Duce doesn’t want your sympathy.
He’s used to roadblocks. He’s always slipped past them or run them over.
Eagles running backs coach Duce Staley interviewed for two offensive-coordinator jobs this offseason. Both went to NFL legacy candidates. That might seem unfair, but Duce doesn’t care.
“If there are people out there that feel that way, tell them not to,” Staley said. “My dad told me, ‘Never count who’s in line. Because you may be in line, and the five or six people in front of you – something might happen where they have to leave the line. And the next thing you know, you’re next. Be ready.”
Staley’s ready, whether it’s in the NFL or the NCAA. He wants to be a head coach. He knows that the best route to the top is serving as an OC. But in a quarterback-crazy league, it’s tough to sell yourself as a guy who can handle passers when you played running back your whole life and when you’ve coached only running backs.
This conversation occurred a month ago, in a light drizzle outside the players’ entrance of the NovaCare Complex. Staley had just spent 30 minutes speaking with reporters in an offseason interview session, an NFL-mandated availability geared to letting otherwise voiceless position coaches display their ability to handle the press. Staley spent most of his session discussing how he might be better prepared the next time he is considered for an OC job.
He was not always a cooperative subject. He often demanded that reporters clarify the context of a question. Call him cautious or confrontational. He won’t care. He knows he’s at the head of a short line now. He cannot afford to have any of his answers skewed out of context.
That’s because Staley is black. Like it or not, race plays a role here, and the league recognizes that. NFL commissioner Roger Goodell said at the Super Bowl (again) that the league needs more African American offensive coordinators to put black coaches in the pipeline to be head coaches. About 70 percent of NFL players are black, but only 22 percent of NFL head coaches – seven of 32 – are black. That’s the same number as in 2006, when Goodell became commissioner, which was three years after the Rooney Rule was adopted to expose owners to candidates of color.
Staley can do the math. He realizes he might have to change the line he’s in. If he remains untapped in the NFL, would he consider coaching in college?
“Who knows? That’s actually a great question,” Staley said, ignoring the rain on his face. “Who knows how that works, and which way to go with that?”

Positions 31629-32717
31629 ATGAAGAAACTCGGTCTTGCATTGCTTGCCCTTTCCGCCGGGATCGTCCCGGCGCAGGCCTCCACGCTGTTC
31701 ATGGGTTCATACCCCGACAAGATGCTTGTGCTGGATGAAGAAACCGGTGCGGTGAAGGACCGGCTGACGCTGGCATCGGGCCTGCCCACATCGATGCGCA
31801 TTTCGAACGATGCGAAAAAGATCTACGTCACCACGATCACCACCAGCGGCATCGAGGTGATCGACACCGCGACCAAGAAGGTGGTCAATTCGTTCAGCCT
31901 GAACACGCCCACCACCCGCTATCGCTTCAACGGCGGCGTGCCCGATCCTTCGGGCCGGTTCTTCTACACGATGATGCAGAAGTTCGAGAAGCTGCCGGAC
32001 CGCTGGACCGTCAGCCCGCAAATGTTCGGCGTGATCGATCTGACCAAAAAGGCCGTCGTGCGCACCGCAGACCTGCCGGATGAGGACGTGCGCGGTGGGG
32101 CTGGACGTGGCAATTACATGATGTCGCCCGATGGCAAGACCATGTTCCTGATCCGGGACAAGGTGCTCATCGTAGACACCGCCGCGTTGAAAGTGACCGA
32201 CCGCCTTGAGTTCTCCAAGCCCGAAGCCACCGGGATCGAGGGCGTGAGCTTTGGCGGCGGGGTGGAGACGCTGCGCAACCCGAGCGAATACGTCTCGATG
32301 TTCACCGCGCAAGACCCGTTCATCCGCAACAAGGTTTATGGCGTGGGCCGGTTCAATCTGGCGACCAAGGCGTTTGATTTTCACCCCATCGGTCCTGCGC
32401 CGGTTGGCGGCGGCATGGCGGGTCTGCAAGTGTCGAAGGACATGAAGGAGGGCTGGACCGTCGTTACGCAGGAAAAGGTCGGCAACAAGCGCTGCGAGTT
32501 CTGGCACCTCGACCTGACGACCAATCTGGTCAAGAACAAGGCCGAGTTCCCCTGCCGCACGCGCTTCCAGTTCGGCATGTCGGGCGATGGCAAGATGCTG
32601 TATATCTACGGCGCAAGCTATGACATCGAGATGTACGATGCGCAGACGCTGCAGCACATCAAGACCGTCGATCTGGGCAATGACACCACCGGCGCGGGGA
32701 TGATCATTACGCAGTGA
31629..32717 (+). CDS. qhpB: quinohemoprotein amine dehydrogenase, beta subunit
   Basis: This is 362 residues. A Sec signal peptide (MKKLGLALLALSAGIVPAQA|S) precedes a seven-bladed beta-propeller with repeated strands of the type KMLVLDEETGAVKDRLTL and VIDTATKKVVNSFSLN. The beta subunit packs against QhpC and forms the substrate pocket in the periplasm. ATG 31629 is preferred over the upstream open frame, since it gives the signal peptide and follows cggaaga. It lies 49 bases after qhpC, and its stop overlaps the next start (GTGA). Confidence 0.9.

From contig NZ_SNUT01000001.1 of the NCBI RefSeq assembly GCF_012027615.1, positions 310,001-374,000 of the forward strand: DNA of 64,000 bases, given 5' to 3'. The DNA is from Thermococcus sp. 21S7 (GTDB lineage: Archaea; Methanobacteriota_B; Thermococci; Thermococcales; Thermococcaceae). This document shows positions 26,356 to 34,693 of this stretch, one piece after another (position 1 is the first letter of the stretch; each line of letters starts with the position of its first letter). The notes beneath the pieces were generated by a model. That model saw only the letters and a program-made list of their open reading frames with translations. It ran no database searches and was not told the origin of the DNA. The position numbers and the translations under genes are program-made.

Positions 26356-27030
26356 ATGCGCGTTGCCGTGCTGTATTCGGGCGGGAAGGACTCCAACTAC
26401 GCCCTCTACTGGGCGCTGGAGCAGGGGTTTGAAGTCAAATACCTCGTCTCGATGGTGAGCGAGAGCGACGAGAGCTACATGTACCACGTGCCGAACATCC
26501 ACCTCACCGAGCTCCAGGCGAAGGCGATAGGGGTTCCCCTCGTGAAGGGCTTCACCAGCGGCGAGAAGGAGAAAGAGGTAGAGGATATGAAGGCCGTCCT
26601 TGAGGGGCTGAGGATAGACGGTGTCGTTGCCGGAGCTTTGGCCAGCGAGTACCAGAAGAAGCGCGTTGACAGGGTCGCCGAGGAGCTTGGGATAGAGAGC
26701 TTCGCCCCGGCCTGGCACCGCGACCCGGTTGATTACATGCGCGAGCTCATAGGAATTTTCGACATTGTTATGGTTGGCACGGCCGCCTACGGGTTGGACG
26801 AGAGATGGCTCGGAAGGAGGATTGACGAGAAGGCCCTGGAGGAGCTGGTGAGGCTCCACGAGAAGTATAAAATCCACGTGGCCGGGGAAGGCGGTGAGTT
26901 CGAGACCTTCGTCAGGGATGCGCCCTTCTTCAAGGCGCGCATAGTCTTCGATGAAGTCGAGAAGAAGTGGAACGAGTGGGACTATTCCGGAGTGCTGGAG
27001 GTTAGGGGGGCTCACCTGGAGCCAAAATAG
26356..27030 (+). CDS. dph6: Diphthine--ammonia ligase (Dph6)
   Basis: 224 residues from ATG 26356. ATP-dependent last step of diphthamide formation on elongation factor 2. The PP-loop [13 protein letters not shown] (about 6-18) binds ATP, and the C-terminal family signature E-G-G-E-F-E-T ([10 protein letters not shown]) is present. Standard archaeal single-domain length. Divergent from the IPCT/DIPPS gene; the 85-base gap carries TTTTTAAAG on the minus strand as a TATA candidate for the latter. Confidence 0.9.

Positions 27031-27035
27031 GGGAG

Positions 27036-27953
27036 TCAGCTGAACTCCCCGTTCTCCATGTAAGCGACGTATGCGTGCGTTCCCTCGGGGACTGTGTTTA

Actually, the math favors him less in the NCAA than it does in the NFL. There will be 12 black head coaches among the 129 FBS (Division I-A) programs, or 9.3 percent. Two of them – Lovie Smith at Illinois and Herm Edwards at Arizona State – are former NFL head coaches.
That’s why, this winter, plenty of people rooted for Staley to land an OC job. He’d spent eight years as an Eagles assistant, none better than 2017, when he deftly managed the complicated running-back corps during the franchise’s first Super Bowl championship run.
Staley earned interviews with head coaches who have known him for almost 20 years. Eagles coach Doug Pederson, Staley’s former teammate and fellow assistant and current boss, chose receivers coach Mike Groh. Pederson gave Staley the title of assistant head coach, but Groh remains above Staley on the coaching roster.
Giants head coach Pat Shurmur, an Eagles assistant when Staley was a player, a fellow position coach when Staley started coaching, and Staley’s boss as offensive coordinator in 2013 and 2014, chose Mike Shula.
Shula is the son of Hall of Fame NFL coach Don Shula. Groh is the son of former NFL coach Al Groh, who was the Jets’ head coach in 2000. As young coaches, both Groh and Shula worked on their fathers’ staffs. Both have coached to some distinction, but let’s face it: Sometimes it’s not just whom you know, but whom you spend Christmas with.
Usually, Staley believes, it’s waiting and working.
“Crazy league. Crazy situations. You talk about being at the right place at the right time,” Staley said. “Sometimes things are slotted, and they may not be slotted for you. Sometimes something may just pop up on you.”
That’s what happened to Anthony Lynn, who profited from the insanity that follows Buddy Ryan & Sons. Lynn followed fired Jets coach Rex Ryan to Buffalo in 2015 as his running-backs coach. Two games into the 2016 season, Lynn was promoted to offensive coordinator/assistant head coach when Ryan fired Greg Roman. Lynn then became head coach when the Bills fired Ryan with one game to play. The Chargers hired Lynn as head coach in 2017.
“Look at Anthony Lynn,” Staley said. “Boom, next thing you know, head coach.”
Staley hopes to follow a less turbulent path, like former Eagles teammate Eric Bieniemy. He spent 10 seasons as an NFL running-backs coach before Chiefs coach Andy Reid promoted him to OC in January. But Bieniemy not only has more NFL experience than Staley, but he also coached seven seasons in college – two of them as Colorado’s OC.
Becoming a college OC might be Staley’s only route to the top. Despite the success of, say, Bill Belichick — a college center with a coaching concentration in defense — NFL coaches and owners have become ever more obsessed with former quarterbacks running their offenses and their teams.
Obstacles such as that have never deterred Duce. High school was a struggle, poor SAT scores sent him to community college, and he was only a third-round pick out of South Carolina. But only four Eagles backs have run for more yards in their careers, and he won his first Super Bowl ring with the Steelers after the 2005 season. For the moment, he’s focused on winning his third.
“I’m not worried about being a coordinator. I’m worried about being able to be out there and coach for another Super Bowl,” he said. “That’s where I’m at right now. Everything else will handle itself.”